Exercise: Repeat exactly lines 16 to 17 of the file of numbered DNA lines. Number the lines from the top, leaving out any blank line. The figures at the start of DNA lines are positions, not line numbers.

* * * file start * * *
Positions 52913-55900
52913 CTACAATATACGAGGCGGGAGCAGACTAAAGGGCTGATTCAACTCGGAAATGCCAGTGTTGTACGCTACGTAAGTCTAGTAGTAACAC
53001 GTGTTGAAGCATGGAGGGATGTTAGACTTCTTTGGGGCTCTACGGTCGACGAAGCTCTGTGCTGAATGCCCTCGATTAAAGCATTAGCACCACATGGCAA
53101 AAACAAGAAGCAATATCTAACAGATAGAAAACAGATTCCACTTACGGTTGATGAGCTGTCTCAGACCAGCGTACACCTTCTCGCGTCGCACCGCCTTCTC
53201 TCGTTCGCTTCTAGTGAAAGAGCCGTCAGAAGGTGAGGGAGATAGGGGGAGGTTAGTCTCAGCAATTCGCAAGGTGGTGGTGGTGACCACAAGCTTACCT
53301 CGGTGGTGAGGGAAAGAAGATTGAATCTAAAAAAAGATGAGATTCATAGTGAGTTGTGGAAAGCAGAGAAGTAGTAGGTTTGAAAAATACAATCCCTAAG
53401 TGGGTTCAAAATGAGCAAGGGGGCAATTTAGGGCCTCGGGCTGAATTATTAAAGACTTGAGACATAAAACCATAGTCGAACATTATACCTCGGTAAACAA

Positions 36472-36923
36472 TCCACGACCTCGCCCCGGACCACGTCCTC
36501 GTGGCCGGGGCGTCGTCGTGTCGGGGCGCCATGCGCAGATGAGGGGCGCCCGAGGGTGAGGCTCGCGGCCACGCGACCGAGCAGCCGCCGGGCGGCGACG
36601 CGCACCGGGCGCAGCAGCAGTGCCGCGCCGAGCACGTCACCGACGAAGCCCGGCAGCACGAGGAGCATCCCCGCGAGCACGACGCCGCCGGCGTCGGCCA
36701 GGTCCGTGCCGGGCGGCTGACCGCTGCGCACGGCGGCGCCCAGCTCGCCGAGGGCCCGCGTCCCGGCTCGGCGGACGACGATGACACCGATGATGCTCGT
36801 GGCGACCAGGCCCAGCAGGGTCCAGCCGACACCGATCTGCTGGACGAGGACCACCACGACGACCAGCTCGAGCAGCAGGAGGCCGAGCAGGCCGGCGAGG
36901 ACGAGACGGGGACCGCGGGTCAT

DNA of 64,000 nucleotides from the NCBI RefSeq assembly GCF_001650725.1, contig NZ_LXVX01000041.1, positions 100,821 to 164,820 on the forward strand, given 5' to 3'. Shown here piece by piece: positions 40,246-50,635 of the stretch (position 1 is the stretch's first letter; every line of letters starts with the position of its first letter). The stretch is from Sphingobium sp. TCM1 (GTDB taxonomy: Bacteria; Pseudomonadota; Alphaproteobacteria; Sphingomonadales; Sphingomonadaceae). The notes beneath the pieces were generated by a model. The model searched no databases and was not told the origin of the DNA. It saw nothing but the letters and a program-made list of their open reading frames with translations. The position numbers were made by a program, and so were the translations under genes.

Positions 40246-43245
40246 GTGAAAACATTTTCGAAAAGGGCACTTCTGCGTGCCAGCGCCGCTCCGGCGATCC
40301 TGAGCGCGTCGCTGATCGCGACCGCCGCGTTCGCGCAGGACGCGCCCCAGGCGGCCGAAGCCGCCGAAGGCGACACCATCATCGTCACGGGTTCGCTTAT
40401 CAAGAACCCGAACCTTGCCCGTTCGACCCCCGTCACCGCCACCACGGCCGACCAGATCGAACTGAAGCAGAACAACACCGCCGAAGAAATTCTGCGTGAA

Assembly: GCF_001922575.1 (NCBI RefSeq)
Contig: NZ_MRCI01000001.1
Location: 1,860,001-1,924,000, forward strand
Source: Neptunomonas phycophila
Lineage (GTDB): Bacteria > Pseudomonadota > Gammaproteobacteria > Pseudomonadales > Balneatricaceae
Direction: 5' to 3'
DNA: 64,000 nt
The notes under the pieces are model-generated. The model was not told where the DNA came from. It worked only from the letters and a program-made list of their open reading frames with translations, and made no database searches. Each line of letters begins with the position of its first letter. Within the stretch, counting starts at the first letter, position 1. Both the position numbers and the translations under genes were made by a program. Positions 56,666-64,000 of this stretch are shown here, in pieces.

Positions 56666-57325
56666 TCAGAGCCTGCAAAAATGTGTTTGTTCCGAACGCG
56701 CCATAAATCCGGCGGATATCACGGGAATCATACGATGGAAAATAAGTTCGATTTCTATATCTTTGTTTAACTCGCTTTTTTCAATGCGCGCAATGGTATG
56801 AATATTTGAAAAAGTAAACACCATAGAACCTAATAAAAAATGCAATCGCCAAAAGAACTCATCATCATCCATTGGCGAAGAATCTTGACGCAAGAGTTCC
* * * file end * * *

Positions 40246-43245
40246 GTGAAAACATTTTCGAAAAGGGCACTTCTGCGTGCCAGCGCCGCTCCGGCGATCC